Classic design for Lakes B&B

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Nanny Brow is full of Arts and Crafts features. Since buying the property in 2009, Sue and Peter Robinson have worked to restore original intricate plaster friezes, tiled fireplaces, windows, doors and floors.

The couple didn’t stop there and have sourced Arts and Crafts period furniture, fireplaces and picture frames from a network of specialists to finish off their 14-bedroom five-star B&B near Ambleside.

The result is that Nanny Brow is a magnet for Arts and Crafts enthusiasts, who often visit Blackwell, the Arts and Crafts house near Bowness-on-Windermere, during their stay. “Lots of people stay because it’s an Arts and Crafts house,” says Sue. “A lot of people have either been to Blackwell and they say have you been to Nanny Brow or vice versa.”

A bar area links the original house, which was built in 1904 for architect Francis Whitwell as his family home, with the north wing, which was added in the 1980s.

Although there was already a bar in that location, Sue and Peter refurbished the room and took out a patio door, replacing it with windows to match those in the main house.

Sue wanted continuity between the house and the bar and sourced some classic Arts and Crafts pieces. Furniture includes a Chinese altar table and other pieces from antiques importer Sharon Fitzsimmons.

Sue found a pair of tea caddies at Miles Griffiths Antiques and sent them to a specialist to be converted into lamps using traditional style brass fittings and electrical cord.

A large mirror, which came from a cabinet that was beyond repair, was bought from a dealer who contacted Sue, knowing that she might be interested. She monitors key dealers’ websites and gets in touch with them when she and Peter are preparing to do up a room, so they can be on the lookout for what she needs.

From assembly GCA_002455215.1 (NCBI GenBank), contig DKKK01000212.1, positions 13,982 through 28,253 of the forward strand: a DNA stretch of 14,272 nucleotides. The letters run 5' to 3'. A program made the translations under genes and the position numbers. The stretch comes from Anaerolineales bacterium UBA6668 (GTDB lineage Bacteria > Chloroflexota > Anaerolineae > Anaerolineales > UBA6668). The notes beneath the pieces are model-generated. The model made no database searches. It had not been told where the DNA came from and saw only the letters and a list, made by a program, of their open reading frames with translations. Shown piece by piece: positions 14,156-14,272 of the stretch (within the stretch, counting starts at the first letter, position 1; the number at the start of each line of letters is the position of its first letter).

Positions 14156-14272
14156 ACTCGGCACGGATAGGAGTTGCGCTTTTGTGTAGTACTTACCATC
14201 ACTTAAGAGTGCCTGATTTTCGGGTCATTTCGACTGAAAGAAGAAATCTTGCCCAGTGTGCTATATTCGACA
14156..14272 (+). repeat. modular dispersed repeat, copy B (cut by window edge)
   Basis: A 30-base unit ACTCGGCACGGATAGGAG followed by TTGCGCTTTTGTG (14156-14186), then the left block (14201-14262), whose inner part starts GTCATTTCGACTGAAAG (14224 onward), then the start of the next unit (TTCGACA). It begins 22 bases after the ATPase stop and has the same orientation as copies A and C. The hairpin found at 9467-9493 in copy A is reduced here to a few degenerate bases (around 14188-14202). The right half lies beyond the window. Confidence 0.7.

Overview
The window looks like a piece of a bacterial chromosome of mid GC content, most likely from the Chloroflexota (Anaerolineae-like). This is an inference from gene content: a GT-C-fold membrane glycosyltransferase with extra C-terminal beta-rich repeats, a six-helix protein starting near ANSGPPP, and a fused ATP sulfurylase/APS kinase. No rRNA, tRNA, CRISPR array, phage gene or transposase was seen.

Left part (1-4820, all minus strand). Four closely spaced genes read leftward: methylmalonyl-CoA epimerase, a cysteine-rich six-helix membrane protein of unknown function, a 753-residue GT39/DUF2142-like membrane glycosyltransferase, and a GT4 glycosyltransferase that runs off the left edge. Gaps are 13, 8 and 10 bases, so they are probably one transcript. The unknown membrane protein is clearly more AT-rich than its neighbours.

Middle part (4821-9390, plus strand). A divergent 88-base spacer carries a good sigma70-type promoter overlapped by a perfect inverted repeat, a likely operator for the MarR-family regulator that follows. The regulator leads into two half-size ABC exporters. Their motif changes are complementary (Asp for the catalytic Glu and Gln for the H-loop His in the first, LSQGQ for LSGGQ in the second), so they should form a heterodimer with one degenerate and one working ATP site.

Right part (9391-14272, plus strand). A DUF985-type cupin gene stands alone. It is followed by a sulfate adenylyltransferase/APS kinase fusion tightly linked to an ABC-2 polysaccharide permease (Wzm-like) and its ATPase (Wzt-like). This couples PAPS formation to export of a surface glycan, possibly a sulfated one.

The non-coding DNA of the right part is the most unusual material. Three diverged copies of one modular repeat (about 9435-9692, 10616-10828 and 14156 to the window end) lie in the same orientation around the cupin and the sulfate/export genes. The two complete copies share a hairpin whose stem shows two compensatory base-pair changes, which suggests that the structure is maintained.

A chair and cushions for the inglenook have been covered in William Morris fabric bought from Woodbridge & Mounsey in Kendal. The two inglenook seats have been made from a pew believed to be from St Mary’s Church in Ambleside, which Sue found in a Penrith reclamation yard and was pleased to bring back to its home area.

An original Shapland and Petter fireplace, with an unusual bow front, was bought from a dealer in London. It was a piece Sue and Peter kept in storage for 18 months before they were able to use it.

Period tiles for the fireplace were imported from France. A brass slippers box was a Christmas present from Sue to Peter and has been placed by the fireplace, where it would have been kept originally to warm the slippers inside.

Sue has introduced an Art Deco element with a pair of bucket chairs. She likes the Art Deco style, which she says continues on from the Arts and Crafts period.

When Sue and Peter bought Nanny Brow in 2009, it had been empty for several years. They’ve carried out work to the six-acre gardens, reinstating long-lost paths and taking out trees to reveal more of the views of the River Brathay, the hills behind Tarn Hows, Wrynose Pass and the Langdales.

“It’s always exceptionally hard work but we’ve no regrets at all. I think probably it’s turned out better than I thought,” Sue said. “I’ve grown in confidence in what I feel I can do design-wise. I’ve done it and it’s been so well received, it’s spurred me on.”

Getting Nanny Brow back into perfect condition has been a labour of love.

“Nobody owns this place,” says Sue. “This is an historic house. We’ve always said we’re custodians. We’ve restored her and it means she’s going to be here for future generations.”

This article first appeared in Cumbria Life.

www.nannybrow.co.uk

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